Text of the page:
Statistiques Annuelles.  Québec, Québec: Regie de l'assurance-maladie du Québec; 1995.
Grand'Maison P, Lescop J, Rainsberry P, Brailovsky CA. Large-scale use of an objective, structured clinical examination for licensing family physicians.  CMAJ.1992;146:1735-1740.
 Information Pamphlet on the Qualifying Examination.  Ottawa, Ontario: Medical Council of Canada; 1991.
Livingston SA, Zieky M. Passing Scores. Princeton, NJ: Educational Testing Service; 1989.
Tamblyn RM, Lavoie G, Petrella L, Monette J. Use of prescription claims databases in pharmacoepidemiological research.  J Clin Epidemiol.1995;48:999-1009.
Levy AR, Tamblyn RFD, McLeod P, Hanley J. Coding accuracy of hospital discharge data for elderly survivors of myocardial infarction.  Can J Cardiol.1999;15:1277-1282.
Wilchesky M, Tamblyn RM. Predictive values of diagnoses in medical services claims.  J Clin Pharmacol.2001;220(suppl).
Wilkins K. Use of postal codes and addresses in the analysis of health data.  Health Rep.1993;5:157-177.
Salive ME, Guralnik JM, Brock D. Preventive services for breast and cervical cancer in US office-based practices.  Prev Med.1996;25:561-568.
Bindman AB, Grumbach K, Osmond D.  et al.  Preventable hospitalizations and access to health care.  JAMA.1995;274:305-311.
Shea S, Misra D, Ehrlich MH, Field L, Francis CK. Predisposing factors for severe, uncontrolled hypertension in an inner-city minority population.  N Engl J Med.1992;327:776-781.
Wasson JH, Sauvigne AE, Mogielnicki RP.  et al.  Continuity of outpatient medical care in elderly men: a randomized trial.  JAMA.1984;252:2413-2417.
Lambrew JM, DeFriese GH, Carey TS, Ricketts TC, Biddle AK. The effects of having a regular doctor on access to primary care.  Med Care.1996;34:138-154.
Hulscher ME, van Drenth BB, Mokkink HG.  et al.  Barriers to preventive care in general practice.  Br J Gen Pract.1997;47:711-714.
Safran DG, Montgomery JE, Chang H, Murphy J, Rogers H. Switching doctors: predictors of voluntary disenrollment for primary care physician's practice.  J Fam Pract.2001;50:130-136.
McGavock H, Wilson-Davis K, Niblock RWF. Unsuspected patterns of drug utilization revealed by interrogation of a regional general practitioner prescribing database.  Pharmacoepidemiol Drug Saf.1992;1:73-80.
Leape LL, Bates DW, Cullen DJ.  et al.  Systems analysis of adverse drug events.  JAMA.1995;274:35-43.
Franks P, Clancy CM. Gatekeeping revisited: protecting patients from overtreatment.  N Engl J Med.1992;327:424-429.
Reynolds GA, Chitnis JG, Roland MO. General practitioner outpatient referrals: do good doctors refer more patients to hospital?  BMJ.1991;302:1250-1252.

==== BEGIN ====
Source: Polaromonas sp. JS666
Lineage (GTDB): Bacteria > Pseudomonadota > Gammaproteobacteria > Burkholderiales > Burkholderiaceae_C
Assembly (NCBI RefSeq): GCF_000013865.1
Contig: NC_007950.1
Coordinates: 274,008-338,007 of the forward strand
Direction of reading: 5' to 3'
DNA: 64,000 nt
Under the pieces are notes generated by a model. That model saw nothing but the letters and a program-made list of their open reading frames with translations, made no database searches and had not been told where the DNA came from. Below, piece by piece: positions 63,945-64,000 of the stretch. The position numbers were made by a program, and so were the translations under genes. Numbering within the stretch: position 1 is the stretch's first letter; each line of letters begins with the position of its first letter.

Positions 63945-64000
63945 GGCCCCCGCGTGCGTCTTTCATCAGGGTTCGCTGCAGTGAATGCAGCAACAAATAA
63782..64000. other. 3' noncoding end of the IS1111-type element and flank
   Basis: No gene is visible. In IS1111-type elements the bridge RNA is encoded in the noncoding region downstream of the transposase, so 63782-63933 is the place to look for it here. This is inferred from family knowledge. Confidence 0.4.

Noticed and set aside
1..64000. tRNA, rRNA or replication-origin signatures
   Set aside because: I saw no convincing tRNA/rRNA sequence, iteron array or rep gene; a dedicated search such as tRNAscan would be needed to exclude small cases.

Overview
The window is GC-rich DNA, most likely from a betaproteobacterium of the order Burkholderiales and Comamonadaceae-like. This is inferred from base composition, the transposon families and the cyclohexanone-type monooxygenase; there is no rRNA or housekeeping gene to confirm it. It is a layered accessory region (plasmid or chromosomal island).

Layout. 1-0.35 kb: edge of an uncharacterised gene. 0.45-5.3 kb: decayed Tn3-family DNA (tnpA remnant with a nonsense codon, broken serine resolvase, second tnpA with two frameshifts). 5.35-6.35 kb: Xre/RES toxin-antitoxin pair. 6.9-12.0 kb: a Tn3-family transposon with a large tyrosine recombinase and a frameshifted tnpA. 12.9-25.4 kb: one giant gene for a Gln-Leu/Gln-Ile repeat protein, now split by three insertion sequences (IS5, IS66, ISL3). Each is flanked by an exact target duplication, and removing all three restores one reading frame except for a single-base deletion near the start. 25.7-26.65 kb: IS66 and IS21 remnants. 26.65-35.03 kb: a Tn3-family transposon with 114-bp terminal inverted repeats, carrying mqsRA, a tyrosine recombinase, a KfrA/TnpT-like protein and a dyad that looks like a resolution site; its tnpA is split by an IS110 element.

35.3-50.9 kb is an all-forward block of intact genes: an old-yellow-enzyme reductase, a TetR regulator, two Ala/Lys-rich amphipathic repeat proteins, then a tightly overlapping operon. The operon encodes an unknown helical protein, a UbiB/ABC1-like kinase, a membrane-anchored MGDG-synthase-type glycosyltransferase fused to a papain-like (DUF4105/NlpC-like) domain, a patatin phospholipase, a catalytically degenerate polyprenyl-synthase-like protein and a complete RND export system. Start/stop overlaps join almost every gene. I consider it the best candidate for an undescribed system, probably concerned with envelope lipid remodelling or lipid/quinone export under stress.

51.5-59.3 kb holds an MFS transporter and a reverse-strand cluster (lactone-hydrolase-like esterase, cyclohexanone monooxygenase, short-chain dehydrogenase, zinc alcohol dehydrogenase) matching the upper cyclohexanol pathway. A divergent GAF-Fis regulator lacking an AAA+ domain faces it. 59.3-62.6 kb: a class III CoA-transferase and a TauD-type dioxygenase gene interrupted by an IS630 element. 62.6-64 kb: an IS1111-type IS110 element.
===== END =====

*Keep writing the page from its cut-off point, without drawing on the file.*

Calman NS, Hyman RB, Licht W. Variability in consultation rates and practitioner level of diagnostic certainty.  J Fam Pract.1992;35:31-38.
Beers MH, Ouslander JG, Rollingher I, Reuben DB, Brooks J, Beck JC. Explicit criteria for determining inappropriate medication use in nursing home residents.  Arch Intern Med.1991;151:1825-1832.
McLeod PJ, Huang AR, Tamblyn RM, Gayton DC. Defining inappropriate practices in prescribing for elderly people.  CMAJ.1997;156:385-391.
Starfield B, Weiner J, Mumford L, Steinwachs D. Ambulatory care groups: a categorization of diagnoses for research and management.  Health Serv Res.1991;26:53-74.
Deyo RA, Cherkin DC, Ciol MA. Adapting a clinical comorbidity index for use with ICD-9-CM adminstrative databases.  J Clin Epidemiol.1992;45:613-619.
Zeger SL, Liang KY. Longitudinal data analysis for discrete and continous outcomes.  Biometrics.1986;42:121-130.
 Public trust and accountability for clinical performance: lessons from the national press reportage of the Bristol hearing.  J Eval Clin Pract.1999;5:335-342.
Southgate L, Hays RB, Norcini J.  et al.  Setting performance standards for medical practice: a theoretical framework.  Med Educ.2001;35:474-481.
Norcini Jr JJ. Standards and reliability in evaluation.  Acad Med.1999;74:1088-1090.
Schaffner W, Ray WA, Federspiel CF, Miller WO. Improving antibiotic prescribing in office practice.  JAMA.1983;250:1728-1732.
Leape LL, Brennan TA, Laird N.  et al.  Nature of adverse events in hospitalized patients.  N Engl J Med.1991;324:377-384.
Veloski JJ, Hojat M, Gonnella JS. The validity of Part III of the National Board Examination.  Proc Annu Conf Res Med Educ.1987;26:54-59.
CME
Also Meets CME requirements for:
Browse CME for all U.S. States
Accreditation Information
The American Medical Association is accredited by the Accreditation Council for Continuing Medical Education to provide continuing medical education for physicians. The AMA designates this journal-based CME activity for a maximum of 1 AMA PRA Category 1 CreditTM per course. Physicians should claim only the credit commensurate with the extent of their participation in the activity. Physicians who complete the CME course and score at least 80% correct on the quiz are eligible for AMA PRA Category 1 CreditTM.
Note: You must get at least of the answers correct to pass this quiz.
Your answers have been saved for later.
You have not filled in all the answers to complete this quiz
The following questions were not answered:
Sorry, you have unsuccessfully completed this CME quiz with a score of
The following questions were not answered correctly:
Commitment to Change (optional):
Indicate what change(s) you will implement in your practice, if any, based on this CME course.
Your quiz results:
The filled radio buttons indicate your responses. The preferred responses are highlighted
For CME Course: A Proposed Model for Initial Assessment and Management of Acute Heart Failure Syndromes
Indicate what changes(s) you will implement in your practice, if any, based on this CME course.

Multimedia

Some tools below are only available to our subscribers or users with an online account.

Web of Science® Times Cited: 93

Related Content

Customize your page view by dragging & repositioning the boxes below.

Articles Related By Topic
Related Collections
JAMAevidence.com

Care at the Close of Life EDUCATION GUIDES
Complexities in Prognostication in Advanced Cancer